Zach comes on Conversations With Bacon and we get into how he created his probiotic, the science behind it, how he developed and tested it, and how he and his team brought it to market. Zach also shares his creative use of crowdfunding, building a biosciences business, and more. This is a fascinating conversation that unpicks an exciting future: tuning probiotics for a broad range of uses to benefit society, including, but not limited to improving the morning after a little too much of the sauce the night before.
If you are interested in science and business, this is a great discussion to listen in on.
Remember, my new book ‘People Powered: How communities can supercharge your business, brand, and teams’, is out now, available in Audible, Hardcover, and Kindle formats. Be sure to check it out!
Events are a core element of how businesses engaging with the world. Whether you are attending, speaking at, or organizing an event, you need to have your event game down. The question is: what really goes into a great event, and what is the balance of content, networking, venue, and other ingredients that make events succeed?
Angela Brown should know: she is one of the most talented people in the events business. Leading events at The Linux Foundation, Angela and her team run a broad range of events, all over the world, from small gatherings to conferences spanning tens of thousands. This includes the Open Source Summit, KubeCon, and many.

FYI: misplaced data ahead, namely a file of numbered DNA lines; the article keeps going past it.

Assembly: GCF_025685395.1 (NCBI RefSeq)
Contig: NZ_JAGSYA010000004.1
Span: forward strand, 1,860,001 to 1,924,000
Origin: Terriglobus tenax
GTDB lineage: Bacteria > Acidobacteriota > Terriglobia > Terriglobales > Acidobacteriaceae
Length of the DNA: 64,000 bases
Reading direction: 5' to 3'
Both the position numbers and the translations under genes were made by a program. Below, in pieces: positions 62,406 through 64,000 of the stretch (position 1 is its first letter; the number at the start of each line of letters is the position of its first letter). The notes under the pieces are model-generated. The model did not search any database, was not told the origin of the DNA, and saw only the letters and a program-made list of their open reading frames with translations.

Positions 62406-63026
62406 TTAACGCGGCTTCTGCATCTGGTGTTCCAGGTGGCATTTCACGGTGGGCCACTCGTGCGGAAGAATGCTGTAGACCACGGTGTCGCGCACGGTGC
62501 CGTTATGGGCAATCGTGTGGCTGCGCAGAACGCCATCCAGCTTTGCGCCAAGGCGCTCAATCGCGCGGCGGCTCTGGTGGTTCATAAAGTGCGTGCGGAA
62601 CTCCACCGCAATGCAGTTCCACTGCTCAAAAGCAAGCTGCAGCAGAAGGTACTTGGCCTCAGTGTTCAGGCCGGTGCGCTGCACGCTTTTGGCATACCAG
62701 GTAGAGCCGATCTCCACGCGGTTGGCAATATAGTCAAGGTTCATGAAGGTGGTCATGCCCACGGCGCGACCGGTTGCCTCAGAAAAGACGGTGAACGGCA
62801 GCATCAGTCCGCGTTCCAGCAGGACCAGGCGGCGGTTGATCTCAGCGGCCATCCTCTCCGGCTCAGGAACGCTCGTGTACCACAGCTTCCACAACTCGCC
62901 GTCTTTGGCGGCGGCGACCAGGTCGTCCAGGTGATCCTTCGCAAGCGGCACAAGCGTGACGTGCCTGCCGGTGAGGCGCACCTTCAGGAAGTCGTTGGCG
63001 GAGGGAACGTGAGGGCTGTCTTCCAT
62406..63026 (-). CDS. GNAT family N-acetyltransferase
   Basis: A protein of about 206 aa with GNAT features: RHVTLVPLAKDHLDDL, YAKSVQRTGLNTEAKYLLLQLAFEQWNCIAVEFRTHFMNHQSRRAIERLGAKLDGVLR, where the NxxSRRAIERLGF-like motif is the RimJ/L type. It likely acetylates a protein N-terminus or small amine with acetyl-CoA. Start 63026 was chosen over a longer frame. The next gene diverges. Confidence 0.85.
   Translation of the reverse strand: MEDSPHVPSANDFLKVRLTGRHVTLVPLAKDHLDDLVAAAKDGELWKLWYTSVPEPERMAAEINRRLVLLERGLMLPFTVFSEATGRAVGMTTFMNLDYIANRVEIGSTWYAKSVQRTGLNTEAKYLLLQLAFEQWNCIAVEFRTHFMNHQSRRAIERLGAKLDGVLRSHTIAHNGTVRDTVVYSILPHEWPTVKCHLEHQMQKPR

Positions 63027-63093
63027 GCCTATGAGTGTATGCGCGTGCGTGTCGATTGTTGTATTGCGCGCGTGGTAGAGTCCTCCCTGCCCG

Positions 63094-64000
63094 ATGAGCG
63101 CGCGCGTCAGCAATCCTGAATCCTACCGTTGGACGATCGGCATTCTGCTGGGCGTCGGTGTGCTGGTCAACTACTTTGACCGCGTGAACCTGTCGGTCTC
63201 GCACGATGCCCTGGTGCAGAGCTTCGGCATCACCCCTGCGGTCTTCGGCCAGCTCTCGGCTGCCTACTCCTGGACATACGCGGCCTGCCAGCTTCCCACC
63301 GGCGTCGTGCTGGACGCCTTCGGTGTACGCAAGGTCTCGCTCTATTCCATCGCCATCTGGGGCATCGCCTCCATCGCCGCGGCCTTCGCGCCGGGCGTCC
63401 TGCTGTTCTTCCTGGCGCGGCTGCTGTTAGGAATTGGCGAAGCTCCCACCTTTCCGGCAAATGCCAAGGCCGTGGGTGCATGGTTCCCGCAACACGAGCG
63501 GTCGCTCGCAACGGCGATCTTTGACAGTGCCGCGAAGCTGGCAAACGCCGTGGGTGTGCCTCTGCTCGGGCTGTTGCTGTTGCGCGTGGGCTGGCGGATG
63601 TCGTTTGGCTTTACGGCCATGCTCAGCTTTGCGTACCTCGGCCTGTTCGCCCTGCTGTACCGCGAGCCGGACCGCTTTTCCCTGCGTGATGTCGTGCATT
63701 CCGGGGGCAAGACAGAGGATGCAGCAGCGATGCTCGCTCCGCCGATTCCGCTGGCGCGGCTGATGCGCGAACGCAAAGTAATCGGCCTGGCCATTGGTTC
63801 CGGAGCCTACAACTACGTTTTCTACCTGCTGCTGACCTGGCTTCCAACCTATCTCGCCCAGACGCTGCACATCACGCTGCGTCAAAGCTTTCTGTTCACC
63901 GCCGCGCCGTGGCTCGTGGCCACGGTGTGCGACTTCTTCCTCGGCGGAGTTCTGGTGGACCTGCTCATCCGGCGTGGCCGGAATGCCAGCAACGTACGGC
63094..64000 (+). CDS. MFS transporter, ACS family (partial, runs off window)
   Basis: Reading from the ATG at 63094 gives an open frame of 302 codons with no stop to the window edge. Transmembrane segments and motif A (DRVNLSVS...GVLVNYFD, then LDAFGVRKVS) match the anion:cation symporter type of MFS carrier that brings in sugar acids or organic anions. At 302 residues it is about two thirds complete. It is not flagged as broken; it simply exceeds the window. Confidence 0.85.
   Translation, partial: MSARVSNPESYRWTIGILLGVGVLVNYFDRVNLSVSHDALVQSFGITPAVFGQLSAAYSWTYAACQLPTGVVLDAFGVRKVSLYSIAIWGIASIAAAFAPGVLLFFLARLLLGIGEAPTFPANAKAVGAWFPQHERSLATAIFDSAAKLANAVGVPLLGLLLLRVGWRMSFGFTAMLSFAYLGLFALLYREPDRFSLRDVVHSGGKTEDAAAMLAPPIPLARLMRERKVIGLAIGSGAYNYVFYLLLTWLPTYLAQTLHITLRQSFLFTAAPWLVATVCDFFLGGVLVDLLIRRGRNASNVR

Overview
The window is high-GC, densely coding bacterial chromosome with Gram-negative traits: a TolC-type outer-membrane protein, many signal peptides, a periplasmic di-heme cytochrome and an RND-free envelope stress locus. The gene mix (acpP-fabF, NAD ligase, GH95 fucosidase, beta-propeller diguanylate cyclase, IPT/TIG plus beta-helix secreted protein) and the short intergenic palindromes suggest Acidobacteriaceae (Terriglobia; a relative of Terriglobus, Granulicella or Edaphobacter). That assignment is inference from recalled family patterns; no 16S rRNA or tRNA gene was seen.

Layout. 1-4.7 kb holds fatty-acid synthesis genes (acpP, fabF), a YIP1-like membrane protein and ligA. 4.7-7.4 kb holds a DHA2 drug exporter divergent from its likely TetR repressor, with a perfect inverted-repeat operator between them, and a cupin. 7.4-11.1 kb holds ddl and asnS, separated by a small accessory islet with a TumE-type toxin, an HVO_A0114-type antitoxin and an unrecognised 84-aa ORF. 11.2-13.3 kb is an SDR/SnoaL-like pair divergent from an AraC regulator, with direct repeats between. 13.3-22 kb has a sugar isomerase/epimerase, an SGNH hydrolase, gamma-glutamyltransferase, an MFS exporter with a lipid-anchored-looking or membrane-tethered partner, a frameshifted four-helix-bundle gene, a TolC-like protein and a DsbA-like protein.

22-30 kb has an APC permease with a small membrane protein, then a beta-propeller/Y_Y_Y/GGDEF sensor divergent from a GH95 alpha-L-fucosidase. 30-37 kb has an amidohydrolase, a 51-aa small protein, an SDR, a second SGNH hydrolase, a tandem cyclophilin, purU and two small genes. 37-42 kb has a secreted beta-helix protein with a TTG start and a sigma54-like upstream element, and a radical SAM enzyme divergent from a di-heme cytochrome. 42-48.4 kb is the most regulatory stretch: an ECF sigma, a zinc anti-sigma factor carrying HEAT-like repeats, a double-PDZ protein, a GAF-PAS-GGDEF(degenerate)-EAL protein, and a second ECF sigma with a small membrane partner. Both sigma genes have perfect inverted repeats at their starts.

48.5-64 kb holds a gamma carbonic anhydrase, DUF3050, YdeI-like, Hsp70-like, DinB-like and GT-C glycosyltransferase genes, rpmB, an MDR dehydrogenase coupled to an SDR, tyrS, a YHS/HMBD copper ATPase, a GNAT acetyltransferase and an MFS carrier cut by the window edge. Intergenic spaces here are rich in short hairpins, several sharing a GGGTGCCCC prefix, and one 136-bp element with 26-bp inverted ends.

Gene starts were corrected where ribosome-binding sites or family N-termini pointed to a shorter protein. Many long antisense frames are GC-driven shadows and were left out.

In this episode of Conversations With Bacon, we unpack Angela’s experience and explore topics including:
- The core elements of a great event.
- The ingredients in great content and speakers at events.
- The role events play in fostering a more diverse and inclusive ecosystem.
- How Angela has evolved her approach over the years, and the role of feedback.
- How data drives events, and how attendee interests vary around the world.
- How to design events for people new to an industry as well as industry veterans.
- And much more…
Be sure to also check my book, ‘People Powered: How communities can supercharge your business, brand, and teams’, published by HarperCollins Leadership and available now.
I am excited to be back for another Reddit Ask Me Anything on Wed 20th November 2019 at 8.30am Pacific / 11.30am Eastern.
For those unfamiliar with Reddit AMAs, it is essentially a way in which people can ask questions that someone will respond to. You simply add your questions (serious or fun) and I will respond to as many as I can. It has been a while since my last AMA, so I am looking forward to this one!